Lindsay Sarah Krasnoff (Ph.D. 2009, History) Publishes New Yorker Feature on French Basketball

Lindsay Sarah Krasnoff (Ph.D. 2009, History), a historian in the U.S. Department of State’s Office of the Historian, published a New Yorker feature this week about basketball in France.

The article, “French Basketball: From Cain to Batum,” focuses on two players: Bill Cain, who was born in White Plains, New York, and played in France; and Nicolas Batum, currently the starting forward for the Portland Trail Blazers.

“The American colonization of French basketball continues today,” Krasnoff wrote. “Some French players feel that the phenomenon negatively impacts their ability to get playing time and improve, yet others attribute its influence to today’s two-way transatlantic talent flow.”

Krasnoff is also the author of The Making of Les Bleus: Sport in France, 1958-2010 (Lexington Books), which was published in 2013.

The book — based on Krasnoff’s doctoral dissertation— traces the Fifth Republic’s quest to create elite athletes in two global team sports, football and basketball, primarily at the youth level.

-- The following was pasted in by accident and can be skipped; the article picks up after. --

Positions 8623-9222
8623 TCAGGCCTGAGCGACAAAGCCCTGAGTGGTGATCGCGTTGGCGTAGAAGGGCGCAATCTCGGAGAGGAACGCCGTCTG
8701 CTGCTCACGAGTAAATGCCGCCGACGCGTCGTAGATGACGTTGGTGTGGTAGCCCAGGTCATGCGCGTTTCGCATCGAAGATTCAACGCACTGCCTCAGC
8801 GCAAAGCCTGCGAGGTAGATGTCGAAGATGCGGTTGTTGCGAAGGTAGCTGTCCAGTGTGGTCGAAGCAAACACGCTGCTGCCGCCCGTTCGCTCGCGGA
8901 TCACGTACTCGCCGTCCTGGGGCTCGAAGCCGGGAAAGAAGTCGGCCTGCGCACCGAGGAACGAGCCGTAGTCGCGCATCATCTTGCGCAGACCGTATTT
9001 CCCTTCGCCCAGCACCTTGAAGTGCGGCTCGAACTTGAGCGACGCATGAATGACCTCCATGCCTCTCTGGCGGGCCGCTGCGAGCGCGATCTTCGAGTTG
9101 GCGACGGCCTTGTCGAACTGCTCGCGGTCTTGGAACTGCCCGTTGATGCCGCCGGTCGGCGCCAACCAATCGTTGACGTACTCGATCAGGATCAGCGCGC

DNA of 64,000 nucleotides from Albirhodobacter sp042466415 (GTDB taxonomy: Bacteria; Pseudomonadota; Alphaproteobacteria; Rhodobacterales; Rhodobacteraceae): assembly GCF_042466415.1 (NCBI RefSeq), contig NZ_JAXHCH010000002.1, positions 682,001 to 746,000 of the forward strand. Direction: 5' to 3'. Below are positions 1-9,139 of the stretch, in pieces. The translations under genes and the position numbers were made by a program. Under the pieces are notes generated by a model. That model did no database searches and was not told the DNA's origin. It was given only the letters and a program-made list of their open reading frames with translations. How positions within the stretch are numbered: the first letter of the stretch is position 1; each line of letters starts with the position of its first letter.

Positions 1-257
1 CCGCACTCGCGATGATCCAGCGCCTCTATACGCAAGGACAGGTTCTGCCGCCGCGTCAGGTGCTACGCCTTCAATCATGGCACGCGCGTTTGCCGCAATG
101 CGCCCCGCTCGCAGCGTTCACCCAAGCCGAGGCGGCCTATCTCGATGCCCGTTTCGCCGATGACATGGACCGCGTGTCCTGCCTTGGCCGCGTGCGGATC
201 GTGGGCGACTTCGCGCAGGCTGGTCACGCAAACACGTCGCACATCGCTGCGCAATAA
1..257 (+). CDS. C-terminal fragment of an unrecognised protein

Krasnoff joined the Office of the Historian in 2008, where she works on the history of U.S.-European relations and contributes to the office's digital and oral history initiatives.
 
While pursuing her doctoral degree, Krasnoff worked as an editor in the sports publishing industry, assisted with book projects in French art, history, and American football.
 
Her expertise includes history of youth, the media, sports medicine, history of the body, and sports diplomacy, and she has authored articles, book chapters, and given talks on these topics.
 
Krasnoff is also a member of the Overseas Press Club, serving as a judge for its annual awards competition; the North American Society for Sports History, where she sits on the IT Advisory Committee; and the International Network of Humanistic Doping Research.

Submitted on: MAY 7, 2015

Category: Alumni News | General GC News | History